Xiao Yu, the owner of a Nanjing sandwich restaurant has a bittersweet feeling about food delivery services, an industry that feeds or creates jobs for millions of Chinese. The longer he uses delivery platforms like Meituan and Eleme, the more bitter his sentiment becomes. 

Yu, who asked to be identified by his nickname, understood that cheap, quick food—sandwiches with chicken, pork, omelets, or salad—would rely mostly on delivery orders, at lower margins than dine-in. But even so, he was surprised how hard it’s been to make ends meet. “The number of food delivery orders is generally three or four times that of dine-in orders, but the profit margin is far lower,” he told TechNode.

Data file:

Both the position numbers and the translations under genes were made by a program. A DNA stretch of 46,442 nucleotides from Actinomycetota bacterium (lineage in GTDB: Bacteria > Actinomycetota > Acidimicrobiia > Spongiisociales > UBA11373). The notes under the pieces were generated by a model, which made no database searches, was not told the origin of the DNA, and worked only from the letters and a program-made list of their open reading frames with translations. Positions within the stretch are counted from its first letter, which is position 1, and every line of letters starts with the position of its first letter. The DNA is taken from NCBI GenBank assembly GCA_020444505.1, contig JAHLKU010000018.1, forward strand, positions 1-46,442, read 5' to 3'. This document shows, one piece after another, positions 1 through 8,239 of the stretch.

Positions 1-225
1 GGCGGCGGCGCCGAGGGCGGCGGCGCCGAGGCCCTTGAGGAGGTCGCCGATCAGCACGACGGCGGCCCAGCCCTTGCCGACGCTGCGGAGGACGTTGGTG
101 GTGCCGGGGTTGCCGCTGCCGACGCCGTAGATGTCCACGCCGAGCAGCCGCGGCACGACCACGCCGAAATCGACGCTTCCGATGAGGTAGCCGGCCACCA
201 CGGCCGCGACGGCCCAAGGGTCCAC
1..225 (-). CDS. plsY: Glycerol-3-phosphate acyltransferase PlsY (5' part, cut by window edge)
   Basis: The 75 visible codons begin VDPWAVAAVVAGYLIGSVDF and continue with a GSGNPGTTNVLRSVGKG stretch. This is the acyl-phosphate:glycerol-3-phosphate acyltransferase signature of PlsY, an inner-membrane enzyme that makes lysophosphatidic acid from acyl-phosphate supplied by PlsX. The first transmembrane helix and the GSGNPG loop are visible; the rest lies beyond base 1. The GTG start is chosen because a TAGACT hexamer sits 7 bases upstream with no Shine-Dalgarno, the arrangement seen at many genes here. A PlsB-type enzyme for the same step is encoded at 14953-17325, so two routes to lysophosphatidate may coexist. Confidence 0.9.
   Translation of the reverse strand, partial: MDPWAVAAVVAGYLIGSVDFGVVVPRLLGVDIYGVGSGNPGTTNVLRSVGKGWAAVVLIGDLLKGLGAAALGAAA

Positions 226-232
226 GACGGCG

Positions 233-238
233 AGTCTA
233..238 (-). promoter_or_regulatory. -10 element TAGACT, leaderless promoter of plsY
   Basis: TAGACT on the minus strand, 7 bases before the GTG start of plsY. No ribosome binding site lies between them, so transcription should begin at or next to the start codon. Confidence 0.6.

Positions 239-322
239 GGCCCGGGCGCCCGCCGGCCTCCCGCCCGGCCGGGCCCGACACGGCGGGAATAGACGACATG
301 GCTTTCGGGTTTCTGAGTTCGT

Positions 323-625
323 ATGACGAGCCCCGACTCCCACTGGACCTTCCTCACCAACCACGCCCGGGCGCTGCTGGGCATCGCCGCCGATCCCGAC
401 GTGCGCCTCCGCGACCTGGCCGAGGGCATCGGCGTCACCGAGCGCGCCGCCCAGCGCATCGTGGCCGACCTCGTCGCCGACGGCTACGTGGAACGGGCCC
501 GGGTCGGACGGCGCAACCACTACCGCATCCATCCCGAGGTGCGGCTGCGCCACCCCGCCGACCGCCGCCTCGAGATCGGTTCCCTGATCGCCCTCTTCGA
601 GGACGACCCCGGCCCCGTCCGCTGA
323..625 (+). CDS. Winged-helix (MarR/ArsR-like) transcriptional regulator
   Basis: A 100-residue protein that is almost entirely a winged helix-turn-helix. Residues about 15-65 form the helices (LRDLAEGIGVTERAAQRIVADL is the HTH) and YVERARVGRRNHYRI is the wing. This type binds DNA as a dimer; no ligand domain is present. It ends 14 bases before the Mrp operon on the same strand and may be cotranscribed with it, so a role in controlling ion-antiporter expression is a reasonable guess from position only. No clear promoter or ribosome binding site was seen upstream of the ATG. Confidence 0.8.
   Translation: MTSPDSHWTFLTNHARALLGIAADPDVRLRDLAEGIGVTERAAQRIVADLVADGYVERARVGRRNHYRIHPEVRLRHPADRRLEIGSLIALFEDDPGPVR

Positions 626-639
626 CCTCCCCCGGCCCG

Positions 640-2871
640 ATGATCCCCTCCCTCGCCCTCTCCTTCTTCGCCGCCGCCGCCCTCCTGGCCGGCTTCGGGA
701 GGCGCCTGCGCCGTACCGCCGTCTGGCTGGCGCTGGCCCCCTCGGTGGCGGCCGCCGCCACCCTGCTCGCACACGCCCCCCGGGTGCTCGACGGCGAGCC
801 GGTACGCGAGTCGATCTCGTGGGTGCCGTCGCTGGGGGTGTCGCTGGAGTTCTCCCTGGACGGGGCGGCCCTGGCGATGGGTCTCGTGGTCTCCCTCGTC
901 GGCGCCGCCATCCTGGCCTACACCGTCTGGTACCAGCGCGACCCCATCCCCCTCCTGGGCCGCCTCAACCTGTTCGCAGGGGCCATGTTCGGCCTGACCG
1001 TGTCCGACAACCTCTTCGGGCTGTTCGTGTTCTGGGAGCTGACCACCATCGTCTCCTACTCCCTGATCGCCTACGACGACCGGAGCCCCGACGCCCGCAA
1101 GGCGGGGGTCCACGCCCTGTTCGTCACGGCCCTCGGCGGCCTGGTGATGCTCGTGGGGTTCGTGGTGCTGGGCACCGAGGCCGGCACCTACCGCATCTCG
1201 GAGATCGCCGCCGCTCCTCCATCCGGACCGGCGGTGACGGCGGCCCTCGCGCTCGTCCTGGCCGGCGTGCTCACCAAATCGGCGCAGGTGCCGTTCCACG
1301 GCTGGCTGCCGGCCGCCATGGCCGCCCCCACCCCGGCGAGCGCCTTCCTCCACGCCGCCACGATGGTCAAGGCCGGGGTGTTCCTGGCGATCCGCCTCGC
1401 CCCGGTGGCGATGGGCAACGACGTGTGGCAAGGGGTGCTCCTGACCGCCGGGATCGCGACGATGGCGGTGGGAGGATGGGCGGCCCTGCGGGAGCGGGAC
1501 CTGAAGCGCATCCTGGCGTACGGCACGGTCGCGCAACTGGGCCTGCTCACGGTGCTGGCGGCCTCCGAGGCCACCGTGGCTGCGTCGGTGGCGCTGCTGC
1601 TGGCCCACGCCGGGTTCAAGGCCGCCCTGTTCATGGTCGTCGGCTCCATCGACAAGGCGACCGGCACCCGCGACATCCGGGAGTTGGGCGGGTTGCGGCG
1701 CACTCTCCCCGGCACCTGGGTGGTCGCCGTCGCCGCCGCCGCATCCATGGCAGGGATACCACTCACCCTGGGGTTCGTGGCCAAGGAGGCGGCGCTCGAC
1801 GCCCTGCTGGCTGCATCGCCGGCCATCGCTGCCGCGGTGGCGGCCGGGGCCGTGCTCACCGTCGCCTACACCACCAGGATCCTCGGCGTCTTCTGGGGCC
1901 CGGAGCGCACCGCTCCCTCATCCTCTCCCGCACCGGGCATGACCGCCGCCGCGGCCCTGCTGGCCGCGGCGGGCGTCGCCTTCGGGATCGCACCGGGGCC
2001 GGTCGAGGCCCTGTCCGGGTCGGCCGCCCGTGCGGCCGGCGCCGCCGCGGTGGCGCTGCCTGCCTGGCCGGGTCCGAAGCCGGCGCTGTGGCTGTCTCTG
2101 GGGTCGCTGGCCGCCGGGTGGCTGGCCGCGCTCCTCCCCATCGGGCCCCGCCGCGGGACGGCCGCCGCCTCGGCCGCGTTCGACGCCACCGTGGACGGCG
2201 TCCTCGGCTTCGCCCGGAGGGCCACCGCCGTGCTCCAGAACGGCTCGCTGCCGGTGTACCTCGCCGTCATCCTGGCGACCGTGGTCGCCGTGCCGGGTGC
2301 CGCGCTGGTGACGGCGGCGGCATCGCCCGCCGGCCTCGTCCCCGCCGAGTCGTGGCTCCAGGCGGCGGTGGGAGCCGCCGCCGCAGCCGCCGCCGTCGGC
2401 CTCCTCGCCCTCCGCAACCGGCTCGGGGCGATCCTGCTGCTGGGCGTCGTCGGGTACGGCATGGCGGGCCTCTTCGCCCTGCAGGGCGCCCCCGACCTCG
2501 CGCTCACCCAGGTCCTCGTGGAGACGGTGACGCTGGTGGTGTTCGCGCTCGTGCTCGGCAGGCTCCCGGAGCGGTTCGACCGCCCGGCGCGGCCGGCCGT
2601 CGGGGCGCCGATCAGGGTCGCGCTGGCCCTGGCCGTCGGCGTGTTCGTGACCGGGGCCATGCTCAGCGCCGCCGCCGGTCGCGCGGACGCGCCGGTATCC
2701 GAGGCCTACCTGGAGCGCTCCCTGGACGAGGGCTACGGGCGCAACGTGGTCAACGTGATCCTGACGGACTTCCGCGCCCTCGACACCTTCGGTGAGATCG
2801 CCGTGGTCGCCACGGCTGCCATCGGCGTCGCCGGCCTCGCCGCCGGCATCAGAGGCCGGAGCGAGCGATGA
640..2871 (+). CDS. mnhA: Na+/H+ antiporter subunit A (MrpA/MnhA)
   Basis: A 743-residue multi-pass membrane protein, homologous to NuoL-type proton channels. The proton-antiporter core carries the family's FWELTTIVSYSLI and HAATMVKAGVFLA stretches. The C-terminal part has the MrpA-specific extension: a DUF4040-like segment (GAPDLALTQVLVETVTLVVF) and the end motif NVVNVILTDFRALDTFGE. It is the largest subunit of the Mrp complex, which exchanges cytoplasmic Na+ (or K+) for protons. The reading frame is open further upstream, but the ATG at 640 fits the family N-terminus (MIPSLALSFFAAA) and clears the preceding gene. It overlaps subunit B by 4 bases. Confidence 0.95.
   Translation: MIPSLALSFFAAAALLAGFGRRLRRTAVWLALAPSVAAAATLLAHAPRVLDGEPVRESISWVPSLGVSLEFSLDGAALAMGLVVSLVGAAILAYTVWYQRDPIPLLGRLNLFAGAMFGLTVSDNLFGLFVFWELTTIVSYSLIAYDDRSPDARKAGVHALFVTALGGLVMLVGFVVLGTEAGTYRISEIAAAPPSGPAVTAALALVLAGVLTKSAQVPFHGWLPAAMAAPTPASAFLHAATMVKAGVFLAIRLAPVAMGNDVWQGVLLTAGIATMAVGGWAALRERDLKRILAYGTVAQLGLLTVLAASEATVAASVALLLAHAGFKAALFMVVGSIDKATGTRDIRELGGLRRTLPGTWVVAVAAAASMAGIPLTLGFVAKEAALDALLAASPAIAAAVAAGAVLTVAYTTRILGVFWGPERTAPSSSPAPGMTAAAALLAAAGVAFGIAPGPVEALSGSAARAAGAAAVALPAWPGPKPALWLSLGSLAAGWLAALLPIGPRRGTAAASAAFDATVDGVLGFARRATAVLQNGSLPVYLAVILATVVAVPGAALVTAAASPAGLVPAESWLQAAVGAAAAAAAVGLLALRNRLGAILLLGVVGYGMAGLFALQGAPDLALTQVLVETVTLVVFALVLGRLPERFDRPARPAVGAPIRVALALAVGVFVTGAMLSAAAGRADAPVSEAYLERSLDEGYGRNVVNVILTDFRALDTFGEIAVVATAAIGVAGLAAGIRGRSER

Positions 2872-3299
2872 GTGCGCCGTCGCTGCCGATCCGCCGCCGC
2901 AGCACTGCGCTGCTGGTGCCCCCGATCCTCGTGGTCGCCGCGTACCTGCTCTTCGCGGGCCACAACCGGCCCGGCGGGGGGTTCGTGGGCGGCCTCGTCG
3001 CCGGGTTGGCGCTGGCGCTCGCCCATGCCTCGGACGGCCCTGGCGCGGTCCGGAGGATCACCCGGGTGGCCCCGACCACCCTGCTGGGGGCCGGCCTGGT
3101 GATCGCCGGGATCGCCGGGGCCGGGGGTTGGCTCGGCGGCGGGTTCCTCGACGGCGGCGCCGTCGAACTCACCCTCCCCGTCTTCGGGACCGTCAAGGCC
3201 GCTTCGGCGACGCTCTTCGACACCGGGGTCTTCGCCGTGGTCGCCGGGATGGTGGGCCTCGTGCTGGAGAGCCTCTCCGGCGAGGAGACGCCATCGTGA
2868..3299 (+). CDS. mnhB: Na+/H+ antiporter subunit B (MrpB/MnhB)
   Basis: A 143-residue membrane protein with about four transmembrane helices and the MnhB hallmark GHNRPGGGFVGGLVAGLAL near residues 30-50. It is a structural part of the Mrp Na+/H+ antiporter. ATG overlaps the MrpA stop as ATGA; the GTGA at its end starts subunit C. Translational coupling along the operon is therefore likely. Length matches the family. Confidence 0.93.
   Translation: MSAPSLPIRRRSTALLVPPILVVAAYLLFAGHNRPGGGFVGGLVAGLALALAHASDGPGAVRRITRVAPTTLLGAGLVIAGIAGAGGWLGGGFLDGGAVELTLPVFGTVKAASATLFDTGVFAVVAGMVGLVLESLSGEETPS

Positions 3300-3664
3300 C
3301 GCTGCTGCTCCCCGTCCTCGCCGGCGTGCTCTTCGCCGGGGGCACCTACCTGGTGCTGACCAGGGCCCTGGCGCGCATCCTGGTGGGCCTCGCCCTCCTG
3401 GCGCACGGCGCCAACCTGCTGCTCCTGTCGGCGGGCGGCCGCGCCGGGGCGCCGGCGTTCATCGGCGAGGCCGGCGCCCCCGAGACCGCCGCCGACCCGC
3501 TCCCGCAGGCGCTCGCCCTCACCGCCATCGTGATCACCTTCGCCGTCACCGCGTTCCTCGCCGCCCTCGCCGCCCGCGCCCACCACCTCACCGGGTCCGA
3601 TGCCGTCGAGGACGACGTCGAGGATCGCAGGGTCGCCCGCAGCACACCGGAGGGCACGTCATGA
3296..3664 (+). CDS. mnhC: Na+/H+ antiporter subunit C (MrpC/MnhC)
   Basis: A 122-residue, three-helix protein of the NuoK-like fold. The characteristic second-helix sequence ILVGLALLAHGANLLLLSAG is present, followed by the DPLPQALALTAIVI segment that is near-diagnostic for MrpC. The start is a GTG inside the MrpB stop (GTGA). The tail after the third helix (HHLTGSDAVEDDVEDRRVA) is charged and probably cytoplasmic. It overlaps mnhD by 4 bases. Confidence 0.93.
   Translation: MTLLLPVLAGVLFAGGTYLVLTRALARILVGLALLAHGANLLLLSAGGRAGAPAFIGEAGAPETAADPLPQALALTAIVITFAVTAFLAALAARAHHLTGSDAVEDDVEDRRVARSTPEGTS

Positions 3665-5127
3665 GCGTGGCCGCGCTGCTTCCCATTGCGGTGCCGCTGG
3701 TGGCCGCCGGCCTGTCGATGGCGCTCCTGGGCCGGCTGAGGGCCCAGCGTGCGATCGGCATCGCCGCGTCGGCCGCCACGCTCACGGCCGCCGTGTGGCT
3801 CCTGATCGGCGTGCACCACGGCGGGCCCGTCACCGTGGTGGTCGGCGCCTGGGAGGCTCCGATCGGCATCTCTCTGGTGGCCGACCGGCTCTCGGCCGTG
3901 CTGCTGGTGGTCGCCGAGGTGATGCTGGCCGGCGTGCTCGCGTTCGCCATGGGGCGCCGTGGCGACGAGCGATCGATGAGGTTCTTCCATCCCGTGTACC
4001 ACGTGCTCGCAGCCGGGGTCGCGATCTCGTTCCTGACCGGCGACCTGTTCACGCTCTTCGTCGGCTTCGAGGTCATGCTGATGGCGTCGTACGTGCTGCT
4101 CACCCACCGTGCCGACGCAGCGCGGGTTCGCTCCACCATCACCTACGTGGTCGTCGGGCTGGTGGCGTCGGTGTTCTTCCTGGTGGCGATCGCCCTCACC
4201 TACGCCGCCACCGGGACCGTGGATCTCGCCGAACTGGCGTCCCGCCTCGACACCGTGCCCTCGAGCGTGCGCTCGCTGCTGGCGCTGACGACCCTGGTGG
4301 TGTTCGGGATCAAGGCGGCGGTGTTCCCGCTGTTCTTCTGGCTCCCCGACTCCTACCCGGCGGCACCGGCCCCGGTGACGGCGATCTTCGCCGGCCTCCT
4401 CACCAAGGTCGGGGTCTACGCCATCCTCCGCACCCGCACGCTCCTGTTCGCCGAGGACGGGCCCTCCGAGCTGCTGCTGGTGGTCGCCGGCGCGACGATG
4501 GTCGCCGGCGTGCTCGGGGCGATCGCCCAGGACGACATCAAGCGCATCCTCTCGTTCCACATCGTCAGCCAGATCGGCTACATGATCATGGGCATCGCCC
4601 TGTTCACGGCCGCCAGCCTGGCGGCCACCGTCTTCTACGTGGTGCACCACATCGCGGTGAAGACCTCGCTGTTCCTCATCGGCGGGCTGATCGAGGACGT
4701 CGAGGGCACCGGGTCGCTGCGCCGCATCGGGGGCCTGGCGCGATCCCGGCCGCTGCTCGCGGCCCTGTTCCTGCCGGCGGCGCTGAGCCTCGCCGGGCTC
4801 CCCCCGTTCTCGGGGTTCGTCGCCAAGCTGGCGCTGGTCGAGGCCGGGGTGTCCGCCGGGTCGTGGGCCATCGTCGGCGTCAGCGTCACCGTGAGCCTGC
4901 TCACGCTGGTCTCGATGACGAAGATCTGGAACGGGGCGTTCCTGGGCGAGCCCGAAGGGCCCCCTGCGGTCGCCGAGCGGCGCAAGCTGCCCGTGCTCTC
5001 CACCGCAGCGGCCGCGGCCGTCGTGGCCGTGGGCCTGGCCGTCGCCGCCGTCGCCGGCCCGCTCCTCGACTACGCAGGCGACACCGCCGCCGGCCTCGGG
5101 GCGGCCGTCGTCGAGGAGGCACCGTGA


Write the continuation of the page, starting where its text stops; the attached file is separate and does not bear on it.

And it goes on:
As merchants’ dependence on food delivery increases along with the popularity of the service, it has become more and more difficult for vendors like Yu to make a living, despite the ever-increasing number of orders.

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Emma Lee

Emma Lee is Shanghai-based tech writer, covering startups and tech happenings in China and Asia in general. We are looking for stories related to tech and China. Reach her at lixin@technode.com.